The bills, the Children’s Online Safety Act (KOSA) and COPPA 2.0, passed the Senate Judiciary Committee by unanimous vote Thursday. Both laws are intended addressing an ongoing mental health crisis among young people that some lawmakers blame social media for intensifying. But critics of the bills have long argued that they have the potential to do more harm than good, such as forcing social media platforms to collect more information from users to properly enforce congressional rules.
In his past two State of the Union addresses, President Joe Biden has insisted that Congress enact stronger online privacy protections for children. Following the president’s lead in recent years, lawmakers on both sides of the aisle have introduced legislation to address his concerns. Obviously, the two bills passed Thursday have come out on top.
KOSA is supposed to set a new legal standard for the Federal Trade Commission and state attorneys general, allowing them to police companies that fail to prevent children from viewing harmful content on their platforms. The authors of the bills, Sen. Marsha Blackburn (R-TN) and Richard Blumenthal (D-CT), have said the bill prevents children from viewing content that glorifies eating disorders, suicidal thoughts, substance abuse and gambling. It would also ban children under 13 from using social media and require companies to obtain parental consent before allowing children under 17 to use their platforms.
On Thursday’s markup, Blackburn proposed an amendment to remedy some of the concerns raised by digital rights groups, primarily language requiring platforms to verify the age of their users. Lawmakers approved those changes along with the bill, but the groups fear that the platforms still need to collect more data on all users to comply with the bill’s other rules.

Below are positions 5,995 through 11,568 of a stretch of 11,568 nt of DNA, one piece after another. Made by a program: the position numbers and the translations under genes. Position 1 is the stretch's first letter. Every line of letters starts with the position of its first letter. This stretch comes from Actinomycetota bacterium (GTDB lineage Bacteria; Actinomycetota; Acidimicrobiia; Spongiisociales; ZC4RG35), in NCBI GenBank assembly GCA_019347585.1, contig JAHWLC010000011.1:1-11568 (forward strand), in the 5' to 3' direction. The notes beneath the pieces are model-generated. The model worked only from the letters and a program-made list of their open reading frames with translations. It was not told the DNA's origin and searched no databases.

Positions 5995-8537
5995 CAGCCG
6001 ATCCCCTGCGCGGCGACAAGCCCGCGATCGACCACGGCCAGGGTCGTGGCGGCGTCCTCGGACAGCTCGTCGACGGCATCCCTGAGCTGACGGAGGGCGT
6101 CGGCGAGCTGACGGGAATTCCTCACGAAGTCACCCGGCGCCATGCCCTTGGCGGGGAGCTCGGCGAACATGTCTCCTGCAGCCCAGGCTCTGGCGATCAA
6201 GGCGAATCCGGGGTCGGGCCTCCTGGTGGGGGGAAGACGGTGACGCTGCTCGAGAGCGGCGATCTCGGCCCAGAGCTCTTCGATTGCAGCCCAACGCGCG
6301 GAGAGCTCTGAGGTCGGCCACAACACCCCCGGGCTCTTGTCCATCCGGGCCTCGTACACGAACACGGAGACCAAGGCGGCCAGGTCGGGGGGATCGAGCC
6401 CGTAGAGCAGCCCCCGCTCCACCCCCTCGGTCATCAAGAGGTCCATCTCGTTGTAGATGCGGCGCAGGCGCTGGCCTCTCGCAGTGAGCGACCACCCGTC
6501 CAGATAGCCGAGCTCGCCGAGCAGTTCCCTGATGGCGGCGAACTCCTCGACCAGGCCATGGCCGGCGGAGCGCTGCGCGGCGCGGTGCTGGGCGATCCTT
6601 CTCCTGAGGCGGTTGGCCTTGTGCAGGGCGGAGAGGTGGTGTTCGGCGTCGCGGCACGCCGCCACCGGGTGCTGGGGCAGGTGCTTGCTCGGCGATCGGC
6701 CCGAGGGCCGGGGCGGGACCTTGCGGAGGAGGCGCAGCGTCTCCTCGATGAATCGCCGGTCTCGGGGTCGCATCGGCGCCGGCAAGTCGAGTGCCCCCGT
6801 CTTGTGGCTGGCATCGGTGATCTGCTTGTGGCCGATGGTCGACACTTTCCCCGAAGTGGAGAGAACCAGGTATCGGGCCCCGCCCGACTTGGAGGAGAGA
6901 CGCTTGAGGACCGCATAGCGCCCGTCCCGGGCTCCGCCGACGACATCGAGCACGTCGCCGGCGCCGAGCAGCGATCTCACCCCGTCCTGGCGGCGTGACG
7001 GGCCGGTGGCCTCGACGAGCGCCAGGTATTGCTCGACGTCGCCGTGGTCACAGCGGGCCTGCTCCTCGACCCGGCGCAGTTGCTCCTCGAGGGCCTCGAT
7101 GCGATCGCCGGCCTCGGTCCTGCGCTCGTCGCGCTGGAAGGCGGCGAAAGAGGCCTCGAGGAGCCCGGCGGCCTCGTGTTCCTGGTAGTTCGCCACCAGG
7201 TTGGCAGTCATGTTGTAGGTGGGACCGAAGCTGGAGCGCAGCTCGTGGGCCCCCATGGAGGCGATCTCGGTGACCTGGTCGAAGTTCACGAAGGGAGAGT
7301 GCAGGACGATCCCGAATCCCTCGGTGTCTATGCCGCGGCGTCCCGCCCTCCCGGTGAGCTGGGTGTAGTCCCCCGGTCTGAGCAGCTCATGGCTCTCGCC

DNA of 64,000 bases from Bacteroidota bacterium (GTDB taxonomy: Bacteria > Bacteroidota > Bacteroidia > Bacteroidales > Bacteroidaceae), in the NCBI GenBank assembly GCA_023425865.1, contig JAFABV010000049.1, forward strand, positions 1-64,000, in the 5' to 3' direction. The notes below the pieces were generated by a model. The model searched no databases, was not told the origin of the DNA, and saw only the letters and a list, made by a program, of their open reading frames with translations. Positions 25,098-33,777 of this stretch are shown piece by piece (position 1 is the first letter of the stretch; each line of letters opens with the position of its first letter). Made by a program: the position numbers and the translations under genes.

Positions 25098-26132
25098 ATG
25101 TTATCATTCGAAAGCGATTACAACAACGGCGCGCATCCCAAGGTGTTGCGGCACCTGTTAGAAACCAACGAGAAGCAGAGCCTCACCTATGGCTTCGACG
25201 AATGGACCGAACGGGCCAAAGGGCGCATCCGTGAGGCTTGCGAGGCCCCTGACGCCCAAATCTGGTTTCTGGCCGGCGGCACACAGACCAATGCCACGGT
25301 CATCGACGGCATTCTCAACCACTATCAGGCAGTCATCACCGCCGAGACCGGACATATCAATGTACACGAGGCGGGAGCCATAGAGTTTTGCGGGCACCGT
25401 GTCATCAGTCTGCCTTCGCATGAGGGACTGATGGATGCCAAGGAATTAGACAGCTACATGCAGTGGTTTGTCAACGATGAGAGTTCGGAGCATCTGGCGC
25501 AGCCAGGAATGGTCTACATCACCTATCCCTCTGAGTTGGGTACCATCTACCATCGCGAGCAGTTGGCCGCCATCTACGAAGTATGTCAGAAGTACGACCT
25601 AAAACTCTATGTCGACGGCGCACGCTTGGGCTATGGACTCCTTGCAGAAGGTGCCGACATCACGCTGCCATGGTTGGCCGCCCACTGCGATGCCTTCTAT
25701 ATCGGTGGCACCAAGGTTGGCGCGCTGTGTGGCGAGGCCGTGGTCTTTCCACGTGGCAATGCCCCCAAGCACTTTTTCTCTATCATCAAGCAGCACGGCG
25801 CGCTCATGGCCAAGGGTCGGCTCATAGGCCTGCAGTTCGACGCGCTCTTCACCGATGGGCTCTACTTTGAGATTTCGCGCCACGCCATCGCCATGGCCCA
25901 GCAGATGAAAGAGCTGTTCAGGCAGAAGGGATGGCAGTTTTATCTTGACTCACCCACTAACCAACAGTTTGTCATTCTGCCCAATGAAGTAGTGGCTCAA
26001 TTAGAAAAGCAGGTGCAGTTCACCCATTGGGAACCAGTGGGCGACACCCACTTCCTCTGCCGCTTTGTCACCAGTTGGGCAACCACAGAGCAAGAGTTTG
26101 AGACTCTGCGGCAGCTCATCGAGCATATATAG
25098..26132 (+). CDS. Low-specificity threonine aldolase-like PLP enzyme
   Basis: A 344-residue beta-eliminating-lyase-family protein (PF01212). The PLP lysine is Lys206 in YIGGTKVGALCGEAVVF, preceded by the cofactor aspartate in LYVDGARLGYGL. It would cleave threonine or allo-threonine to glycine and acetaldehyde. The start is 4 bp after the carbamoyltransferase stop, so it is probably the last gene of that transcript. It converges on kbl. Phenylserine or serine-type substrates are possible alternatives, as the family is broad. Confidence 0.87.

“This is essentially nonsense”
“Essentially, this doesn’t make sense if the very nature of the bill requires online services to treat minors differently from adult users. Doing so would require online services to know the ages of their users, both adults and children,” said Aliya Bhatia, a policy analyst at the Center for Democracy and Technology. in a blog post earlier this week.
Digital rights advocates have also suggested that KOSA could prevent LGBTQIA+ teens from finding the resources they may need online without speaking to their parents due to the bill’s parental consent requirements.
Atop Thursday’s markup, Chair Maria Cantwell (D-WA) said the committee plans to “continue to work with” critics on those issues.
The other bill passed by lawmakers, COPPA 2.0, raises the age of protection under the Children’s Online Privacy Protection Act from 13 to 16 years of age, along with similar age restrictions. It also prohibits platforms from targeting ads to children.
Technology trade group NetChoice issued a scathing statement on the bills on Thursday.
“When it comes to determining the best way to help children and teens use the Internet, parents and guardians should be making those decisions, not the government,” said Carl Szabo, vice president and general counsel of NetChoice. “Instead of violating free speech rights and handing over parenting to bureaucrats, we should be empowering law enforcement with the resources to do their job of arresting and convicting bad guys who commit online crimes against children”.